• 1935 March 09
    (b.) - ?


An Italian-American electrical engineer and businessman who co-founded Qualcomm Inc. Born in Bergamo, Italy to Jewish parents and emigrated with them in 1939 to the United States as a refugee. His original name was Andrea, but when he was naturalized in the US, his parents changed it to Andrew, since Andrea is a female name in many English-speaking countries. He attended the Boston Latin School, and then entered MIT in 1952, studying electrical engineering. He received both BS and MS in Electrical Engineering in 1957 from MIT. He worked at Raytheon and later at Jet Propulsion Laboratory (in Pasadena), where he started working on telemetry for guided missiles, helping also to develop the phase-locked loop. Simultaneously he was carrying out a PhD study in Digital Communications at the University of Southern California, where he graduated in 1963, after which he applied successfully for an academic position at University of California, Los Angeles (UCLA). He was later a professor of electrical engineering at UCLA and UCSD. In 1967 he invented the Viterbi algorithm, which he used for decoding convolutionally encoded data. It is still used widely in cellular phones for error correcting codes, as well as for speech recognition, DNA analysis, and many other applications of Hidden Markov models. On advice of a lawyer, he did not patent the algorithm. He also helped to develop the CDMA standard for cell phone networks. He was the cofounder of Linkabit Corporation, with Irwin Jacobs in 1968, a small military contractor. He was also the co-founder of Qualcomm Inc. with Dr. Jacobs in 1985. As of 2003, he is the president of the venture capital company The Viterbi Group. In 1998 he was one of the few receiving a Golden Jubilee Award for Technological Innovation from the IEEE Information Theory Society which he earned for "the invention of the Viterbi algorithm". In 2002, he dedicated the Andrew Viterbi '52 Computer Center at his alma mater, Boston Latin School. On March 2, 2004, the University of Southern California School of Engineering was renamed the Viterbi School of Engineering in his honor, following his $52 million donation to the school. He is a member of the USC Board of Trustees. He is also on the Board of Trustees at The Scripps Research Institute, and is the founding member of ISSNAF (The Italian Scientists and Scholars in North America Foundation). In 2005, he was awarded the Benjamin Franklin Medal in Electrical Engineering. He and Irwin M. Jacobs received the 2007 IEEE/RSE Wolfson James Clerk Maxwell Award, for "fundamental contributions, innovation, and leadership that enabled the growth of wireless telecommunications". In September 2008, he was awarded the National Medal of Science for developing "the 'Viterbi algorithm,' and for his contributions to Code Division Multiple Access (CDMA) wireless technology that transformed the theory and practice of digital communications." In 2010, he received the IEEE Medal of Honor and in the same year he also received the IIC Lifetime Achievement Award by the Italian Cultural Institute of Los Angeles.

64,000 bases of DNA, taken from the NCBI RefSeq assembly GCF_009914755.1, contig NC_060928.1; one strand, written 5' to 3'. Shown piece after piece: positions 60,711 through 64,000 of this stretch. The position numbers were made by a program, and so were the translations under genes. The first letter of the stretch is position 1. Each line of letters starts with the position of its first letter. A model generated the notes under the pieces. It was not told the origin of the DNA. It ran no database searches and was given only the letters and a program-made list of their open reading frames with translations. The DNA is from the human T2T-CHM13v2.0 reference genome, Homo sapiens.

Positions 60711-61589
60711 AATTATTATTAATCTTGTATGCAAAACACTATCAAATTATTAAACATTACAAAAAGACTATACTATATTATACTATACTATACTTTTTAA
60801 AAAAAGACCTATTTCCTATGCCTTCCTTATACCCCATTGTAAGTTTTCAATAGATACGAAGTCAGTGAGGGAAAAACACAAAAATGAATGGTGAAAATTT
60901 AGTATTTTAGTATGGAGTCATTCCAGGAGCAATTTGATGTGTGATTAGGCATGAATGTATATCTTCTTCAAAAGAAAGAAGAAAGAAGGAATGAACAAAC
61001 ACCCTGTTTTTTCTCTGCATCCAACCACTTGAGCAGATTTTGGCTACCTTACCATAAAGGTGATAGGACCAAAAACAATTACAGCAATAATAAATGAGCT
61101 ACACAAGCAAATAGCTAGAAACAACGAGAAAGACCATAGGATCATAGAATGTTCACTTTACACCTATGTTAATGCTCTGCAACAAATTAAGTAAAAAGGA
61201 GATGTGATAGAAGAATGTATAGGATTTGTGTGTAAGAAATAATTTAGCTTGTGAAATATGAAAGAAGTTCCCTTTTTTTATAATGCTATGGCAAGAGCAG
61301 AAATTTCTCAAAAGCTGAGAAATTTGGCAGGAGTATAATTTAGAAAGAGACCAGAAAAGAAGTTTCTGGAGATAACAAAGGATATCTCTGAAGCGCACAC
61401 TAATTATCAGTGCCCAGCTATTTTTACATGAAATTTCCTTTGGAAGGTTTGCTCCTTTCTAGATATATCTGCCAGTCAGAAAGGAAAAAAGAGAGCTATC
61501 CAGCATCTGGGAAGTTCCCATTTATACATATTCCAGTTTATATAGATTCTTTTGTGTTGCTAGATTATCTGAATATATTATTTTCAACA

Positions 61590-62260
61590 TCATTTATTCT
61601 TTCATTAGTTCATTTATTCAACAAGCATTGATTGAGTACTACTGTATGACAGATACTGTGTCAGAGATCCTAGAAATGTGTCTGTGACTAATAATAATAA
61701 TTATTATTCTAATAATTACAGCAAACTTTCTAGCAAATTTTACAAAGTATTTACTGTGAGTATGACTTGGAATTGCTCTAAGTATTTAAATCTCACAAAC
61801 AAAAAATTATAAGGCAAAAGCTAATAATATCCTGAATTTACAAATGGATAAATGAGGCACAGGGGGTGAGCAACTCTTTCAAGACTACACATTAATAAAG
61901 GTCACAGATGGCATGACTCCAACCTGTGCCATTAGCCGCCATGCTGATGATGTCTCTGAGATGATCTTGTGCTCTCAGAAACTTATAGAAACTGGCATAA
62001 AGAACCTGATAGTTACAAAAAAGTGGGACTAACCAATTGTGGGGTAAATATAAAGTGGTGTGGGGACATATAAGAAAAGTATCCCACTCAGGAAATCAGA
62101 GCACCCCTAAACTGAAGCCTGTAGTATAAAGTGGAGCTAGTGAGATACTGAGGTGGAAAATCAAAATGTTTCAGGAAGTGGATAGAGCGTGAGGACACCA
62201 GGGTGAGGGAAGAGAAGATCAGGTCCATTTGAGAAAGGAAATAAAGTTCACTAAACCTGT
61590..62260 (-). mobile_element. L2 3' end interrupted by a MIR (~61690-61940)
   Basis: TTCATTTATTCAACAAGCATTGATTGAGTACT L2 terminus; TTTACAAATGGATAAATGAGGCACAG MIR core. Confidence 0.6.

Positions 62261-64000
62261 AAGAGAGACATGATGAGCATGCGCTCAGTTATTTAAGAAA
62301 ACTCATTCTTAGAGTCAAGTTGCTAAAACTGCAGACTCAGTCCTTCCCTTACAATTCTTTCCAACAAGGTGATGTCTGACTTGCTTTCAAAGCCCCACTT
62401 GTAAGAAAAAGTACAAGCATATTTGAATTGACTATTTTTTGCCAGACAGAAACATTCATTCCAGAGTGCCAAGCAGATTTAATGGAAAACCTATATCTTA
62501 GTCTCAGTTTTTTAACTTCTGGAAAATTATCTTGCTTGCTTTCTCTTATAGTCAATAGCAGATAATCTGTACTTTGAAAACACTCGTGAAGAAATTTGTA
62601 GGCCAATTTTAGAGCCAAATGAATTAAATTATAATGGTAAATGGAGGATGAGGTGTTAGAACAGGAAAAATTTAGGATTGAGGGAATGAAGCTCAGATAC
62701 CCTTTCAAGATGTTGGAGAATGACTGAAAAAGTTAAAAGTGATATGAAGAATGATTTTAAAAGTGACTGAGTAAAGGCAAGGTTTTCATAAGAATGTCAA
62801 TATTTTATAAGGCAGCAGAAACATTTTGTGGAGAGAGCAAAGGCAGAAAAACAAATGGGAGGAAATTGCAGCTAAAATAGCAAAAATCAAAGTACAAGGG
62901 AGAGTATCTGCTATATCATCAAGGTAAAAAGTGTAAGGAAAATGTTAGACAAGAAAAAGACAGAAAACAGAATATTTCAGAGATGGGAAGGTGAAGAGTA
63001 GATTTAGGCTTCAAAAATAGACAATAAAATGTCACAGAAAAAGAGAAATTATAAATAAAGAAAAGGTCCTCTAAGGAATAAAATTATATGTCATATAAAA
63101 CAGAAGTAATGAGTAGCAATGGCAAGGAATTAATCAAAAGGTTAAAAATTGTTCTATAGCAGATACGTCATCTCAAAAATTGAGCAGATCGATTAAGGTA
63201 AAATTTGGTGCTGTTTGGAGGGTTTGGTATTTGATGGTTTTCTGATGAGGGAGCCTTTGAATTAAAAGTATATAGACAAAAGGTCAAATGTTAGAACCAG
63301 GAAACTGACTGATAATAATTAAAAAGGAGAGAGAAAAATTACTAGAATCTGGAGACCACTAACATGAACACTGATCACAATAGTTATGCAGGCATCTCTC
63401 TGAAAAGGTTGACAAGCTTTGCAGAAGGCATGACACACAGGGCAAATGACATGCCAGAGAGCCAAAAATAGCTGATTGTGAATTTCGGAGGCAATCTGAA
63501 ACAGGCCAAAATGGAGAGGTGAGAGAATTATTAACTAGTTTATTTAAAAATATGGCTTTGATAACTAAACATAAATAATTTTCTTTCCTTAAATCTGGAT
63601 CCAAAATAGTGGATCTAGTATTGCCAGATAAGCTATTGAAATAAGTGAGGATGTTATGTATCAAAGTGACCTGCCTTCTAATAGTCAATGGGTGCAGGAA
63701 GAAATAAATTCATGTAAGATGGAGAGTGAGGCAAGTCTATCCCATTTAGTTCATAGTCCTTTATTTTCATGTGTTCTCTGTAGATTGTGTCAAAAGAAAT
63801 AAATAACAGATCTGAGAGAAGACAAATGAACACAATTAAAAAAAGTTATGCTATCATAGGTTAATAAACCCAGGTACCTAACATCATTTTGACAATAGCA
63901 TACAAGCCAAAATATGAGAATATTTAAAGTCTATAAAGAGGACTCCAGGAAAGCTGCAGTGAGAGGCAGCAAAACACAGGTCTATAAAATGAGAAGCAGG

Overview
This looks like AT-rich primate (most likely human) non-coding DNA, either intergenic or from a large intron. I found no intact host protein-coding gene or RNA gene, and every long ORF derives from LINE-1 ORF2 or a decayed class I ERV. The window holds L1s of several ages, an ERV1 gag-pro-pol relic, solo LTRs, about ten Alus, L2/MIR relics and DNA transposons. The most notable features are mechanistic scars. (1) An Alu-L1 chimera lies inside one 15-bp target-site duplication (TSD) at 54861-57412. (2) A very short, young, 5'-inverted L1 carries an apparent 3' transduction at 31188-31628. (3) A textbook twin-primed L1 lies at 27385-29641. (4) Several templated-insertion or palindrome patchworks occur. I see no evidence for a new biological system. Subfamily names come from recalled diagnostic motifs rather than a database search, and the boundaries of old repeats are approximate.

• Date of Birth:

    1935 March 09
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  • Noted For:

    Inventor of the Viterbi algorithm, which was used for decoding convolutionally encoded data and is still used widely in cellular phones for error correcting codes, as well as for speech recognition, DNA analysis, and many other applications of Hidden Markov models
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